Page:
|August 25, 2014|
Previously published on August 12, 2014
Generally, the FMLA entitles eligible employees to take up to 12 work weeks of family or medical leave in a 12-month period, and strictly prohibits an employer from attempting to or actually interfering with, restraining, or denying an employee’s exercise of his or her FMLA rights. An employer may not retaliate or discriminate against an employee for exercising or attempting to exercise FMLA rights, or complaining about any unlawful practice under the FMLA.
Although the statute and case law provide strong protections for employees, the Tenth Circuit held that an employee must still comply with his or her employer’s legitimate requests and employment policies during FMLA leave. Dalpiaz v. Carbon County, et al. 2014 U.S. App. LEXIS 14165 (10th Cir. July 25, 2014).
Plaintiff was the Carbon County Benefits Administrator from 1995 until her termination, in 2009. Injuries resulting from an April 3, 2009 car accident required Plaintiff to be away from work entirely until July 13, 2009. Due to her extended absence, the county asked Plaintiff to submit a request for FMLA leave. About seven weeks after her injury, Plaintiff’s supervisor sent her an FMLA form and requested that she complete and return it as soon as possible. After three weeks passed and Plaintiff had not responded, Plaintiff’s supervisor sent her an email stating that her FMLA time would begin to run as of the date the form was mailed to her and made another request for the return of the completed form. Following Plaintiff’s continued failure to return the FMLA form, the county’s attorney sent Plaintiff a letter requiring that she return the form by July 10, 2009. Plaintiff returned the form at 4:22pm on July 10, 2009.
On July 13th, Plaintiff returned to work but only on a limited basis - two days a week and for two hours each day - in accordance with work restrictions prescribed by her spine specialist. She continued this work schedule until August 24, 2009, the date of her suspension.
Co-workers provided eight written reports to Plaintiff’s supervisor regarding the observance of Plaintiff engaging in physical activities inconsistent with her claimed injuries. Based on the reports, the supervisor requested Plaintiff to submit to an independent medical examination (IME) to confirm that she was, indeed, entitled to FMLA leave. The county attorney’s letter of July 15, 2009 instructed Plaintiff to make an appointment with one of three doctors listed, to inform the attorney of the date of the appointment, and to call with questions or concerns. A second letter, sent July 27, 2009, followed as Plaintiff had neither scheduled an IME nor contacted the county attorney. The second letter again instructed plaintiff to schedule an IME and informed Plaintiff that failure to provide information as to the date of the exam might subject her to formal disciplinary proceedings. Plaintiff then attempted to schedule an IME, but was unable to do so because she was told that she needed a referral. Plaintiff did not attempt to obtain a referral from her primary care physician or her spine specialist. Rather, she sent an email to the county attorney informing the attorney of her two attempts to schedule an exam and requesting a copy and effective date of the policy requiring employees taking FMLA leave to go to additional doctors. The county attorney did not respond to this email and Plaintiff never submitted to an IME.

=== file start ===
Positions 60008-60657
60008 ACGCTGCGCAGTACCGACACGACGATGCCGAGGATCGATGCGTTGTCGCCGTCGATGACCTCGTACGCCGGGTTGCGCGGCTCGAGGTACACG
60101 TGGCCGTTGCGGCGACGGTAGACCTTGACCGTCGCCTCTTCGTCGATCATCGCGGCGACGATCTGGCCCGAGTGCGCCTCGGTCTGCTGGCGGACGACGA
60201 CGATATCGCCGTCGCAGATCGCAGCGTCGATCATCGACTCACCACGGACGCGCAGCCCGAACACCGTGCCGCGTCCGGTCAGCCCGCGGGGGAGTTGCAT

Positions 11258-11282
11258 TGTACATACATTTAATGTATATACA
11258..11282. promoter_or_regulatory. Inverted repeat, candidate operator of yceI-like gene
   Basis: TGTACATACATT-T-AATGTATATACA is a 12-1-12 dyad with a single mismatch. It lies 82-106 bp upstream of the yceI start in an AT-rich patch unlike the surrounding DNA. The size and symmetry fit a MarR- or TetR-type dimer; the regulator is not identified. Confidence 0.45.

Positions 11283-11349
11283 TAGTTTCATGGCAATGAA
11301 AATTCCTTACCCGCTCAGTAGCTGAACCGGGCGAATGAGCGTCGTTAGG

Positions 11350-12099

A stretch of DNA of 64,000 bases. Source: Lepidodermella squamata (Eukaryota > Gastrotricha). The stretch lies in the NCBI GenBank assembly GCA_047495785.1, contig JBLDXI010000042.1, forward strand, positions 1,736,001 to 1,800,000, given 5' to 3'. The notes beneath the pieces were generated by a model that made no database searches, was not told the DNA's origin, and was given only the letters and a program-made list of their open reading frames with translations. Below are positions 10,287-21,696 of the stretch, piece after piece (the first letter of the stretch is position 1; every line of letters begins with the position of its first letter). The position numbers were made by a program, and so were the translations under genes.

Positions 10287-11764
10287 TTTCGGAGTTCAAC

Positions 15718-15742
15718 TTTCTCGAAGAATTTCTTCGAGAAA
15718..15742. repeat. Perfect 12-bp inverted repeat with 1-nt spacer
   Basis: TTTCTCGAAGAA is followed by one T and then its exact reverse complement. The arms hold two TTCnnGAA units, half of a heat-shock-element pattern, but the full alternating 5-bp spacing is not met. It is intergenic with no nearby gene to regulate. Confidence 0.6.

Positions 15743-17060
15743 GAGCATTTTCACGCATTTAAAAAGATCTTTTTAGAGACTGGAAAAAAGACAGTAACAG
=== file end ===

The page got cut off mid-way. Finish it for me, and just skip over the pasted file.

Plaintiff was discharged on August 24, 2009, on several grounds: (1) failure to timely comply the employer’s request for FMLA forms; (2) failure to schedule an IME; (3) significant evidence of untruthfulness regarding the extent of her injuries and ability to work; (4) abuse of sick leave; and (5) personal use of a camera belonging to the county.
Plaintiff’s action in district court raised six causes of action relating to her termination, but the County was granted summary judgment in its favor on all of Plaintiff’s claims. On appeal, only Plaintiff’s fifth cause of action, alleging interference with her FMLA rights, was taken up.
To establish a claim of FMLA interference under § 2615(a)(1), an employee must show:
1) That he or she was entitled to FMLA leave,
2) That some adverse action by the employer interfered with the right to take FMLA leave, and
3) That the employer’s action was related to the exercise or attempted exercise of the FMLA rights.
Although Plaintiff argued that the County’s reasons for termination related to her taking FMLA leave, the Dalpiaz court rejected this argument. The County successfully established that Plaintiff would have been terminated regardless of her request for leave, and that the termination resulted from Plaintiff’s failure to comply with her supervisor’s direction to submit paperwork, not the fact that the paperwork included a request for FMLA leave. The County could have reached the same decision in a context entirely separate from FMLA.
The facts in Dalpiaz were rather egregious: Plaintiff was a Benefits Administrator for the County, and as such, should have known well that employees should cooperate with their employer in submitting leave requests, and that requests for FMLA leave may require substantiation. And there was substantial evidence from multiple employees that Plaintiff may have been misrepresenting her claimed injuries, which properly led to the employer’s request for an IME.
But the Dalpiaz case does stand for the more general proposition that an employee is required to comply with legitimate directions and requests of supervisors with respect to FMLA leave requests, and that the FMLA does not shelter an employee who is given every opportunity to comply and fails to do so.